11. Kim JH, Yoon SY, Jeong SH, Kim SY, Moon SK, Joo JH, Lee Y, Choe IS, Kim JW (2004) Overexpression of Bmi-1 oncoprotein correlates with axillary lymph node metastases in invasive ductal breast cancer. Breast 13: 383–388

    Article  Google Scholar 

  12. Kleer CG, Cao Q, Varambally S, Shen R, Ota I, Tomlins SA, Ghosh D, Sewalt RG, Otte AP, Hayes DF (2003) EZH2 is a marker of aggressive breast cancer and promotes neoplastic transformation of breast epithelial cells. Proc Natl Acad Sci USA 100: 11606–11611

    CAS  Article  Google Scholar 

  13. Lee SP, Tierney RJ, Thomas WA, Brooks JM, Rickinson AR (1997) Conserved CTL epitopes within EBV latent membrane protein 2: a potential target for CTL-based tumor therapy. J Immunol 158: 3325–3334

    CAS  PubMed  Google Scholar 

  14. Lessard J, Sauvageau G (2003) Bmi-1 determines the proliferative capacity of normal and leukaemic stem cells. Nature 423: 255–260

    CAS  Article  Google Scholar 

  15. Liyanage UK, Moore TT, Joo HG, Tanaka Y, Herrmann V, Doherty G, Drebin JA, Strasberg SM, Eberlein TJ, Goedegebuure PS, Linehan DC (2002) Prevalence of regulatory T cells is increased in peripheral blood and tumor microenvironment of patients with pancreas or breast adenocarcinoma. J Immunol 169: 2756–2761

    CAS  Article  Google Scholar 

  16. Marincola FM, Rivoltini L, Salgaller ML, Player M, Rosenberg SA (1996) Differential anti-MART-1/MelanA CTL activity in peripheral blood of HLA-A2 melanoma patients in comparison to healthy donors: evidence of in vivo priming by tumor cells. J Immunother Emphasis Tumor Immunol 19: 266–277

    CAS  Article  Google Scholar 

  17. Miller G, Lipman M (1973) Release of infectious Epstein–Barr virus by transformed marmoset leukocytes. Proc Natl Acad Sci USA 70: 190–194

    CAS  Article  Google Scholar 

  18. Molofsky AV, Pardal R, Iwashita T, Park IK, Clarke MF, Morrison SJ (2003) Bmi-1 dependence distinguishes neural stem cell self-renewal from progenitor proliferation. Nature 425: 962–967

    CAS  Article  Google Scholar 

  19. Nishikawa H, Kato T, Tawara I, Saito K, Ikeda H, Kuribayash K, Allen PM, Schreiber RD, Sakaguchi S, Old LJ, Shiku H (2005) Definition of target antigens for naturally occurring CD4(+) CD25(+) regulatory T cells. J Exp Med 201: 681–686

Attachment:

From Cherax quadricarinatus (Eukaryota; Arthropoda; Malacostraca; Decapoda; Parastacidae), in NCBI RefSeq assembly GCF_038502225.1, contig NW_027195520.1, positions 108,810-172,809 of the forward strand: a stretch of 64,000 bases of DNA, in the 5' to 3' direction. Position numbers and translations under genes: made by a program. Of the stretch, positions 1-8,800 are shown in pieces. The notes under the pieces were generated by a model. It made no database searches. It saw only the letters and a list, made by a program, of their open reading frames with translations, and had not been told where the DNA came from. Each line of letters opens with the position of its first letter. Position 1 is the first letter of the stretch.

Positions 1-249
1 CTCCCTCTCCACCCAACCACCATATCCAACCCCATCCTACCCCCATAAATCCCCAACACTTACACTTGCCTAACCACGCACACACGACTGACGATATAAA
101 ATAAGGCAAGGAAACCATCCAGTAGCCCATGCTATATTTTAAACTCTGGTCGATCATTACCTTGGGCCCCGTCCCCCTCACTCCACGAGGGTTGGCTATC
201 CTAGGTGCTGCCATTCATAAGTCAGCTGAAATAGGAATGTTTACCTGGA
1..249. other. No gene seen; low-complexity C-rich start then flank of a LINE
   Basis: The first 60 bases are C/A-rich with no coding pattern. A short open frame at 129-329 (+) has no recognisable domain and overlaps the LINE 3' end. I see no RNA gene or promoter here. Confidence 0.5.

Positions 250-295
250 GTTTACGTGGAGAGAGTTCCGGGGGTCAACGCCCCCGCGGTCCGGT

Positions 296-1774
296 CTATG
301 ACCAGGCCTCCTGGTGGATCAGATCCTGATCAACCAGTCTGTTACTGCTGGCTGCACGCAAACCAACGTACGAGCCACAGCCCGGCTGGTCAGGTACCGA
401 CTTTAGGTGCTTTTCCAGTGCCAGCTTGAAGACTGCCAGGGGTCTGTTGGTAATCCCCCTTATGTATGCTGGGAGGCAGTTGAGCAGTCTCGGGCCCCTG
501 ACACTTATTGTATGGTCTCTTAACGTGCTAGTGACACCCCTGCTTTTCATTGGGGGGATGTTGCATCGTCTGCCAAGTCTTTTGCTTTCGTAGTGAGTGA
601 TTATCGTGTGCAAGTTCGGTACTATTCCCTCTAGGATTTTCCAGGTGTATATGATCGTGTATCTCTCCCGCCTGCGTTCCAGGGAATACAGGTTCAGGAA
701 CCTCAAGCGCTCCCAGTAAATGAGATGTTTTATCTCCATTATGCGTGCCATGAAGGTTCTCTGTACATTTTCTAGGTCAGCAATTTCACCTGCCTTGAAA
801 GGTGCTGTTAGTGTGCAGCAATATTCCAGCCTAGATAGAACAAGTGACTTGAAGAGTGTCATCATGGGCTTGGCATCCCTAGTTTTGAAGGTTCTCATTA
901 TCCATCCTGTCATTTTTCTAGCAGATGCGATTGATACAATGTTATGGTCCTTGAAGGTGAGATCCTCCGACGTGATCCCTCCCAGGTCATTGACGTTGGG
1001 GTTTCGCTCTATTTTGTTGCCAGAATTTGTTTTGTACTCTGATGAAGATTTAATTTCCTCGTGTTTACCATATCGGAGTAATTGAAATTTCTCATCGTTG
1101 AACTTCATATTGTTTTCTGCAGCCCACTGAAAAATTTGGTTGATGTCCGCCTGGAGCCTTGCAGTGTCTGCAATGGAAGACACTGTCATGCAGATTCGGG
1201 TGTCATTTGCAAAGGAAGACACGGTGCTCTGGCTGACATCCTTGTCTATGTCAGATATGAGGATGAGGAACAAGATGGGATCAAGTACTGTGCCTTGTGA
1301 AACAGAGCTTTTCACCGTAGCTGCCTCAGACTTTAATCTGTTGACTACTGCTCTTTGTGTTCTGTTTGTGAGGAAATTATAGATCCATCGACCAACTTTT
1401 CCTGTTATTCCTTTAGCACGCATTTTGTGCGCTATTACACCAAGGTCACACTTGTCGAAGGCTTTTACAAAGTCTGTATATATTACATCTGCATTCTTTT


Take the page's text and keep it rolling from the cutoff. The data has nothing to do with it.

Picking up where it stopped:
CAS  Article  Google Scholar 

  20. Ogata R, Matsueda S, Yao A, Noguchi M, Itoh K, Harada M (2004) Identification of polycomb group protein enhancer of zeste homolog 2 (EZH2)-derived peptides immunogenic in HLA-A24+ prostate cancer patients. Prostate 60: 273–281

    CAS  Article  Google Scholar 

  21. Ormandy LA, Hilleman T, Wedemeyer H, Manns MP, Greten TF, Korangy F (2005) Increased populations of regulatory T cells in peripheral blood of patients with hepatocellular carcinoma. Cancer Res 65: 2457–2464

    CAS  Article  Google Scholar 

  22. Parker KC, Bednarek MA, Coligan JE (1994) Scheme for ranking potential HLA-A2 binding peptides based on independent binding of individual peptide side-chains. J Immunol 152: 163–172

    CAS  Google Scholar 

  23. Pfreundschuh M (2000) Exploitation of the B cell repertoire for the identification of human tumour antigens. Cancer Chemother Pharmacol 46 (Suppl): S3–S7

    CAS  Article  Google Scholar 

  24. Raaphorst FM (2003) Self-renewal of hematopoietic and leukemic stem cells: a central role for the polycomb-group gene Bmi-1. Trends Immunol 24: 522–524

    CAS  Article  Google Scholar 

  25. Raaphorst FM, Meijer CJ, Fieret E, Blokzijl T, Mommers E, Buerger H, Packeisen J, Sewalt RA, Otte AP, van Diest PJ (2003) Poorly differentiated breast carcinoma is associated with increased expression of the human polycomb group EZH2 gene. Neoplasia 5: 481–488

    CAS  Article  Google Scholar 

  26. Raaphorst FM, Vermeer M, Fieret E, Blokzijl T, Dukers D, Sewalt RG, Otte AP, Willemze R, Meijer CJ (2004) Site-specific expression of polycomb-group genes encoding the HPC-HPH/PRC1 complex in clinically defined primary nodal and cutaneous large B-cell lymphomas. Am J Pathol 164: 533–542

    CAS  Article  Google Scholar 

  27. Reynolds GM, Billingham LJ, Gray LJ, Flavell JR, Najafipour S, Crocker J, Nelson P, Young LS, Murray PG (2002) Interleukin 6 expression by Hodgkin/Reed–Sternberg cells is associated with the presence of ‘B’ symptoms and failure to achieve complete remission in patients with advanced Hodgkin's disease. Br J Haematol 118: 195–201

    CAS  Article  Google Scholar 

  28. Rosenberg SA (2001) Progress in human tumour immunology and immunotherapy. Nature 411: 380–384

    CAS  Article  Google Scholar 

  29. Rosenberg SA, Yang JC, Restifo NP (2004) Cancer immunotherapy: moving beyond current vaccines. Nat Med 10: 909–915

    CAS  Article  Google Scholar 

  30. Saleh F, Renno W, Klepacek I, Ibrahim G, Asfar S, Dashti H, Romero P, Dashti A, Behbehani A (2005) Direct evidence on the immune-mediated spontaneous regression of human cancer: an incentive for pharmaceutical companies to develop a novel anti-cancer vaccine. Curr Pharm Des 11: 3461–3473

    CAS  Article  Google Scholar 

  31. Satijn DPE, Olson DJ, van der Vlag J, Hamer KM, Lambrechts C, Masselink H, Gunster MJ, Sewalt RG, van Driel R, Otte AP (1997) Interference with the expression of a novel human polycomb protein, hPc2, results in cellular transformation and apoptosis. Mol Cell Biol 17: 6076–6086